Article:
Tennessee flood brings mHealth insights

Posted on Mon, May 17, 2010 – 05:33 am at mobilehealthwatch.com | mHealthNews.com

While I strive to be data-driven in my blogging, I think being a participant in the Tennessee Floods of May, 2010 may have taken the testing of the eHealth paradigm a bit too far. The experience comes with priceless wisdom.

What I’ve personally confirmed:

1) If a heavily residential area loses its landlines, residents will transfer their communication tasks over to the cellular infrastructure, and that infrastructure will likely prove insufficient due to sheer volume of data and voice transmitted. If there is additional capacity which can be brought online, it is not the current practice of the cellular providers to do so, so far as I have been able to ascertain.

2) If cell towers do not have backup electricity generation capability, the cellular network will fail any place the normal electric utility supply is interrupted. It is also possible that local cellular headquarters will require backup electricity generation capability. Since the towers share the public grid, if the power is kept off by the utilities while rubble is inspected and disaster clean up is on-going, this communication outage can continue for some time, or the bandwidth may be severely curtailed. While rural localities can apparently look forward to 4G service in the future, that was of little help to the 42 counties in Tennessee which will be receiving federal disaster relief funds to aid in their rebuilding efforts.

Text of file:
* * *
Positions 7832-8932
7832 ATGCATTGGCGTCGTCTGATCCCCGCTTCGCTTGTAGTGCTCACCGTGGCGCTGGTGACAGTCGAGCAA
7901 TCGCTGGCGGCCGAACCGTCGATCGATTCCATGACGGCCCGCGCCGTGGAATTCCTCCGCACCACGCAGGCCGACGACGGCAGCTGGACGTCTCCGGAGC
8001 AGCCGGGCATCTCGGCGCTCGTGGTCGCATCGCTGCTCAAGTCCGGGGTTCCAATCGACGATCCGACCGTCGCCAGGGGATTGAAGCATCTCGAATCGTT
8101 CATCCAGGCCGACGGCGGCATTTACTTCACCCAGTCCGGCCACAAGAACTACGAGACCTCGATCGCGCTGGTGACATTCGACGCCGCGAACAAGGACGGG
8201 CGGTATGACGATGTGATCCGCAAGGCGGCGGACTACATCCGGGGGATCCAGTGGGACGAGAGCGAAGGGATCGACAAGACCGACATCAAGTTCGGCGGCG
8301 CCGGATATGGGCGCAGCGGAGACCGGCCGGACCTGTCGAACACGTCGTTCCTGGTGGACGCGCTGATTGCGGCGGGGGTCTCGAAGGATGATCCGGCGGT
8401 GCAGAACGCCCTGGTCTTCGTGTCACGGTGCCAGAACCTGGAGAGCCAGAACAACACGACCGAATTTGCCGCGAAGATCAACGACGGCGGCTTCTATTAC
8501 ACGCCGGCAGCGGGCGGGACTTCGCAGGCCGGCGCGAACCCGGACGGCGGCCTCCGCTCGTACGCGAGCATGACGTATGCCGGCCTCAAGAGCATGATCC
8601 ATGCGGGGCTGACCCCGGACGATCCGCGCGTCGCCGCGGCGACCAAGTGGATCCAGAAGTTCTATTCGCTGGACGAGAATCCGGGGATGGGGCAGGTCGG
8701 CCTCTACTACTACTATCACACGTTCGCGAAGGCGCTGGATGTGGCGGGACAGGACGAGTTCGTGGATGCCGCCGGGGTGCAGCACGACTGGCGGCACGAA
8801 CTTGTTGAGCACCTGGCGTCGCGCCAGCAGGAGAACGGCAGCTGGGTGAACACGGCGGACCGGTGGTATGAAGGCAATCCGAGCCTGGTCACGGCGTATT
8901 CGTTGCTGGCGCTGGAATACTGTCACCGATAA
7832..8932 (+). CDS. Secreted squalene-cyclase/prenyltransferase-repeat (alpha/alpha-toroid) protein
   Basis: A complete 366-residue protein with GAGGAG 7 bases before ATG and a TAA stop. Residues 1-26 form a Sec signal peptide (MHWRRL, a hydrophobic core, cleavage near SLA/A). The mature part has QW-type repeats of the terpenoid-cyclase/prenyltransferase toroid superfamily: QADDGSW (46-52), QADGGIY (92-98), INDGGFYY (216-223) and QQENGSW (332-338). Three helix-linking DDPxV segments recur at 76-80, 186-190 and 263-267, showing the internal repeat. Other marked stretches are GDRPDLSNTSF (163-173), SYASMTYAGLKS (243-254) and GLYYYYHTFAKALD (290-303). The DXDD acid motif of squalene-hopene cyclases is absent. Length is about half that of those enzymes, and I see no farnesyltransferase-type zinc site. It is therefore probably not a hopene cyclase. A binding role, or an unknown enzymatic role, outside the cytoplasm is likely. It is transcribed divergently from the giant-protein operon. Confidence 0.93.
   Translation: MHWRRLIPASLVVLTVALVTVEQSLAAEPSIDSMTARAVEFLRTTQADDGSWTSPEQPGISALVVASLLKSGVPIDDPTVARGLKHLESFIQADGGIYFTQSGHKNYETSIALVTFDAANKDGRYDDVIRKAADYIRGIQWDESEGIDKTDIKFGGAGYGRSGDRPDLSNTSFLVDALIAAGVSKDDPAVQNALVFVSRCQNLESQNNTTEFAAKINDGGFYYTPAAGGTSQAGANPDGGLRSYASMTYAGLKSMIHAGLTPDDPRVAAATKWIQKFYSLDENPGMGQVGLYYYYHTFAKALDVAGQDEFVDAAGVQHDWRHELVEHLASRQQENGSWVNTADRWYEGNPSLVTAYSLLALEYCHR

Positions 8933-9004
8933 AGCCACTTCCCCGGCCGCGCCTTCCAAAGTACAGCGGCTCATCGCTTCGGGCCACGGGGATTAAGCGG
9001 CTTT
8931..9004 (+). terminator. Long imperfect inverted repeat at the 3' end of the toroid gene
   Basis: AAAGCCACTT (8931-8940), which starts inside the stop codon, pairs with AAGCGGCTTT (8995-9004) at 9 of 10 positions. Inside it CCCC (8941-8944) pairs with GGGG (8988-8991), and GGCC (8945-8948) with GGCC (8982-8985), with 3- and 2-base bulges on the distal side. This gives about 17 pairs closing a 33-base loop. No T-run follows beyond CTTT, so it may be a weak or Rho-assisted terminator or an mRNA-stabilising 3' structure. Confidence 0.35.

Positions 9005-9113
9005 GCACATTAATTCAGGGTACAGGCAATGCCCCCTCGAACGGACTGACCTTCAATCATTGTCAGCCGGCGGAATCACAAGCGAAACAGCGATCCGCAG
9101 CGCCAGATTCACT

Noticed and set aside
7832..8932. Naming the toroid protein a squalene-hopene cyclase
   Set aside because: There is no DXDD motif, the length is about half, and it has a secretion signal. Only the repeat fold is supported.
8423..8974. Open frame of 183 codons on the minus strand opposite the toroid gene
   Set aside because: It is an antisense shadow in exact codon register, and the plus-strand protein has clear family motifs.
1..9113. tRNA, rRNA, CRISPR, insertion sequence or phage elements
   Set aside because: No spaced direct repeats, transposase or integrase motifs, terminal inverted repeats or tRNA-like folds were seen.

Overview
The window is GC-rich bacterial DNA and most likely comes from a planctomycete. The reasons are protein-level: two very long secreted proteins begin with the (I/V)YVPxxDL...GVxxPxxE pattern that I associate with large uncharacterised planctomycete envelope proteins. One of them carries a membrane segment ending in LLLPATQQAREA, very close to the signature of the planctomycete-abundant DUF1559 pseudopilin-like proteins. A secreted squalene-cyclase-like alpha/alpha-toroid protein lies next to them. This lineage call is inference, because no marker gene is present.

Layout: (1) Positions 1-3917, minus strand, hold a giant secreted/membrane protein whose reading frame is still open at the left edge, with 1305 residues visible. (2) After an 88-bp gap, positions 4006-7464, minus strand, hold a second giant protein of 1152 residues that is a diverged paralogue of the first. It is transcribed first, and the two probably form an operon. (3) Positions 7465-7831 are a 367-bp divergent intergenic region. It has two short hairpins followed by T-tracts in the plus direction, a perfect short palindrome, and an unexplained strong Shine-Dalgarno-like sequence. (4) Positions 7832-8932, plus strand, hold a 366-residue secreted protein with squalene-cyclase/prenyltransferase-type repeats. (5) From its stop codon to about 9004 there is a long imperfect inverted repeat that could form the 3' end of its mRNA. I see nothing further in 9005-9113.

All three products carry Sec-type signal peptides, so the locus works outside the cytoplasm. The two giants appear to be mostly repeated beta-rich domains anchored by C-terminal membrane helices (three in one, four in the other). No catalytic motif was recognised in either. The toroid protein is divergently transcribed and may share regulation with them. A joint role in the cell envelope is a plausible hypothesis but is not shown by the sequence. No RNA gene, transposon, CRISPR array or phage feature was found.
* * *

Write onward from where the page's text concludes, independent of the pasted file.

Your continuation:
3) Local nonprofits can agree to cooperate in ad hoc manner in a very rapid manner. In the case of Nashville, Hands On Nashville (HON) was chosen to be the task management point by local government, NPOs, houses of worship, private commerce, etc. Thousands of volunteers were coordinated through it.

4) Social media (Facebook, Twitter) was extremely helpful in alerting rescuers about victims needing help, even by persons outside of the disaster areas.

5) A lack of an easy to find/use web cam directory hindered understanding of where water was flooding. Local TV news and radio were able to report well where their crews could reach, and radar covered rain fall, but many areas whose water levels were rising were left uninvestigated. The growth in the number of mobile phones with cameras made citizenship journalism a potential source of reporting.

6) When the elderly and persons with disabilities evacuate (for example, via boat) they often must do so without any of their supportive technology. The UCP Nashville Used Durable Medical Equipment Exchange program is asking for help to replenish so that it can continue to meet the increased calls they are receiving. Coincidentally, HHS recently awarded ARRA funds for a Disability Research Center on Disability Services, Care Coordination and Integration.